The pressure to speed up the publication of scholarly articles is unprecedented, and it is supported by the growing use of preprints. The ecosystem for sharing results (e.g., embargos for news media) needs to cater to both preprints and VOR publication processes that maintain proper balance between speed/openness and quality control. It’s important to not create confusion for nonscientists, as the audience for research has vastly increased. There is value in seeking a coalition to develop a system that values diversity of research activities. 

The Forum concluded with a discussion on whether science is self-correcting and trustworthy. While there exist published papers with mistakes that are not retracted, much of science is self-correcting. Preprints help to identify errors in the communication process. Authors do retract their own work when they discover errors. 

The full recording of the forum session is available on the event page as well as the individual presentations.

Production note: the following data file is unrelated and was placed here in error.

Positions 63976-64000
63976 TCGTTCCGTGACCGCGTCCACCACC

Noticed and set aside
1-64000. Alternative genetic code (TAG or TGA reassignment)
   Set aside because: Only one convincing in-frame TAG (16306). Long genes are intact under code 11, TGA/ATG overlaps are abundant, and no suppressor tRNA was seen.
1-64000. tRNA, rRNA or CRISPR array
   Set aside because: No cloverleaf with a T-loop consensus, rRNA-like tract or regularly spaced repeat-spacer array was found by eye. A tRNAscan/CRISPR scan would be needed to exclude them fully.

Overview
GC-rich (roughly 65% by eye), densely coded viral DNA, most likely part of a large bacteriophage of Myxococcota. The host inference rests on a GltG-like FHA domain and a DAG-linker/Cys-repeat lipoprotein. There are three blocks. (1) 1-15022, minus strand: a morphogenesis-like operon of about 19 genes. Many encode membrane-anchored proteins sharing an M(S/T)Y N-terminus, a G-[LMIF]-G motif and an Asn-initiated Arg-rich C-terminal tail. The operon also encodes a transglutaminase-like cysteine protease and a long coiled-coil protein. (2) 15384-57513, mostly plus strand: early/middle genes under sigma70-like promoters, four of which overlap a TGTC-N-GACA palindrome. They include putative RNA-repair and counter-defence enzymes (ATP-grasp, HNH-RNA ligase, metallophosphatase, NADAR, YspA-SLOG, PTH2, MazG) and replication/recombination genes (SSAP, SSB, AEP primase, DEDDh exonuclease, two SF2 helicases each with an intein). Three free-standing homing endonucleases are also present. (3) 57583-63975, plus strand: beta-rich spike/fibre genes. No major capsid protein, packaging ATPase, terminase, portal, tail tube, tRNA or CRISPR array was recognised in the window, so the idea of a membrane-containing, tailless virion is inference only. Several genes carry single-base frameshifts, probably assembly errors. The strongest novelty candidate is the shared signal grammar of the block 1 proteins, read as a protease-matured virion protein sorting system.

Additional  resources and articles about Research Integrity

  1. Scholarly Kitchen Guest Post — Research Integrity: Ensuring Trust in Global Research. https://scholarlykitchen.sspnet.org/2022/02/10/guest-post-research-integrity-ensuring-trust-in-global-research/?informz=1
  2. Singapore Statement: https://wcrif.org/statement
  3. Global Research Report. Research Integrity: Understanding our shared responsibility for a sustainable scholarly ecosystem. https://www.geoethics.org/_files/ugd/5195a5_e88abdf9769746bf90055f3c93a695f5.pdf?index=true
  4. Promoting Research Integrity: A Practical Guide for Research Integrity Advisors https://www.researchmanagement.org.au/course/promoting-research-integrity-practical-guide-research-integrity-advisors 
  5. Research Integrity: https://www.stm-assoc.org/research-integrity/
  6. Sørensen, M.P., Ravn, T., Marušić, A. et al. Strengthening research integrity: which topic areas should organisations focus on? Humanit Soc Sci Commun 8, 198 (2021). https://www.nature.com/articles/s41599-021-00874-y
  7. Zwart, H., ter Meulen, R. Addressing research integrity challenges: from penalising individual perpetrators to fostering research ecosystem quality care. Life Sci Soc Policy 15, 5 (2019). https://doi.org/10.1186/s40504-019-0093-6
Share this: